Coping With the Death of Someone You KnowAuthor: Youth4Him Ministries
Just last night, in our town, a young teen boy died in a boating accident on a local lake.
I didn’t know him, and he didn’t go to our church, but many of the youth in our church did know him and were fairly close to him. As I heard the news late last night, my stomach churned and I thought to myself, “why did I sign up for this job again?”
Realizing that calls and questions and tears of teens and their parents would soon be coming my way, I just wanted to crawl in to bed and not come in to work today. Not only that, but this poor boy and his family. These thoughts of having to deal with others were in addition to the sadness I was feeling about the death of a youth, and the feelings many teens I know must be struggling with.
Many questions began popping in to my head:
“Why did this kid have to die?”
“How are the youth supposed to get a positive view of God with things like this happening?”
“What do I say to the kids when they come to me?”
“God, WHY MUST WE GO THROUGH THIS NOW? Or even at all?”
These are hardly even decent examples of the number and kinds of questions that so many teens must be having right now. Not even an example of the anger many are having, and the hate they are feeling toward God.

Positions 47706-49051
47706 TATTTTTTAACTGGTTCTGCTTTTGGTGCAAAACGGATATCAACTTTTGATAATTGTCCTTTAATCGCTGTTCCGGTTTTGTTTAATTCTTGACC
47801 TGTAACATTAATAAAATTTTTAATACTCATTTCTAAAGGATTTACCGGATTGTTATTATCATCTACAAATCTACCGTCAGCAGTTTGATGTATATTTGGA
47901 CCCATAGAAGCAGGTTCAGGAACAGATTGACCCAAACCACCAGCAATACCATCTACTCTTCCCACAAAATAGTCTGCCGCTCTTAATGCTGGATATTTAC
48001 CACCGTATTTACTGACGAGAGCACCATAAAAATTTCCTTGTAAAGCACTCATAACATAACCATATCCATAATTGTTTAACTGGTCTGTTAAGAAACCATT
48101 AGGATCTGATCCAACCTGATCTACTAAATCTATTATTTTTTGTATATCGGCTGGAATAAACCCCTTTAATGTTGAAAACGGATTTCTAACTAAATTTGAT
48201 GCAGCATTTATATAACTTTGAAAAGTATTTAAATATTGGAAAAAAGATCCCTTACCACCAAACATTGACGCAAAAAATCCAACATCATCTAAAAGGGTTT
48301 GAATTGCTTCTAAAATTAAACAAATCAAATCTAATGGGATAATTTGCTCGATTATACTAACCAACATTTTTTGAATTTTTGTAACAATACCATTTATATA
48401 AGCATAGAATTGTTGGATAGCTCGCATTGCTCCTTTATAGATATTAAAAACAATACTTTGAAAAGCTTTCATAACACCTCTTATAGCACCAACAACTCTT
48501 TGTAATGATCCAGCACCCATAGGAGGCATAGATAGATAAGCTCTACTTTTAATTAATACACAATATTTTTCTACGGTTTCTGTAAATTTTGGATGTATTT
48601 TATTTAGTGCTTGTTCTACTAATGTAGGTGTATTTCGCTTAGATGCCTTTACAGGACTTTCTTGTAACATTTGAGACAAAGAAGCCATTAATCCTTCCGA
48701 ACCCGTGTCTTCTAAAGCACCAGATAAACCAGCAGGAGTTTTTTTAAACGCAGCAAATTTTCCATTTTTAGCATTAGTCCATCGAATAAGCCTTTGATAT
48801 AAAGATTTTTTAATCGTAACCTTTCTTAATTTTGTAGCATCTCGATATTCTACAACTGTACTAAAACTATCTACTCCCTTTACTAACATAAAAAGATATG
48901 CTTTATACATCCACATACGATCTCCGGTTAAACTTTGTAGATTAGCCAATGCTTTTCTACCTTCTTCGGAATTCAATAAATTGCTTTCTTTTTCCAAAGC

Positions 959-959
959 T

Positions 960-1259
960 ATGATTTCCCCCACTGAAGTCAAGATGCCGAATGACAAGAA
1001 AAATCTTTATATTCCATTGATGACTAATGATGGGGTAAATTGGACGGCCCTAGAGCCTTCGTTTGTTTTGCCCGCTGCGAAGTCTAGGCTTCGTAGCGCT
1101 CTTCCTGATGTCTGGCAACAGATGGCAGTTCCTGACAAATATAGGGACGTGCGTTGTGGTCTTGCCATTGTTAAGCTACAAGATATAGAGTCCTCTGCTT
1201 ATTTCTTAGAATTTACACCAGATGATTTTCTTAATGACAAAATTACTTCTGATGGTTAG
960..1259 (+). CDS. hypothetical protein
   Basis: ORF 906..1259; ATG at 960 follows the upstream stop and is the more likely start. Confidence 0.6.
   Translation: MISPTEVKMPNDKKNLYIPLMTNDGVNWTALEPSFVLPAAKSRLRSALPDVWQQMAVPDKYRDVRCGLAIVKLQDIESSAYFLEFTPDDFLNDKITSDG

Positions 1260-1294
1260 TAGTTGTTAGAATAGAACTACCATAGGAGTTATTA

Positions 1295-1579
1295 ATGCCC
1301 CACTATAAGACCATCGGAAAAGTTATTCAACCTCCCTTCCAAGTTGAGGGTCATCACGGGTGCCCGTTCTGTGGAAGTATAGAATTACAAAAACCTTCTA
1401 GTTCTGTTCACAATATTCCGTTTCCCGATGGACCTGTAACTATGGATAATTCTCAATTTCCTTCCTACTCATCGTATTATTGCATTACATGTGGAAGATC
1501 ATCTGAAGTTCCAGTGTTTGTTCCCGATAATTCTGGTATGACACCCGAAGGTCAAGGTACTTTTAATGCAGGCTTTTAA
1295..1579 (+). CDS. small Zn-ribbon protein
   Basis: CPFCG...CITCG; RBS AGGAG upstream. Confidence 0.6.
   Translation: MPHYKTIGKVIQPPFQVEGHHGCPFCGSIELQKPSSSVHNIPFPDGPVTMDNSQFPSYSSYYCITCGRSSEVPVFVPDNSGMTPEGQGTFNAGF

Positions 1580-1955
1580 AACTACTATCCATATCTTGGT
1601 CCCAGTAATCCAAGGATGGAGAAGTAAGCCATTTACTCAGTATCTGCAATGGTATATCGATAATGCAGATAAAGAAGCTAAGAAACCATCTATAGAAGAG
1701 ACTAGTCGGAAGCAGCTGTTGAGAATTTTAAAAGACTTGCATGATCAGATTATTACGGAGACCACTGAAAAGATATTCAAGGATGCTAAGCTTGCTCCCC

Why do these things happen?
What is God thinking at times like these? Well, these are the kinds of things I will try to address in this writing. Whether or not I do much justice to the subject is another thing, but it’s what I’m feeling I must deal with, so I’m going to.
- The first thing that I think is important to realize in situations like this, is that life is a precious, fragile thing, that can be taken from us in any countless numbers of ways. We could get ill. We could have a vehicle accident. We could get lost and stranded in the woods. We could get attacked by a bear. We could slip and fall in the shower. Something could just go slightly wrong with our biology. Sorry this paragraph is so glum. I don’t write it to try to scare you, but just to kind of make us all realize how fragile life is and how easily, haphazardly, or freakishly it can be taken away from us.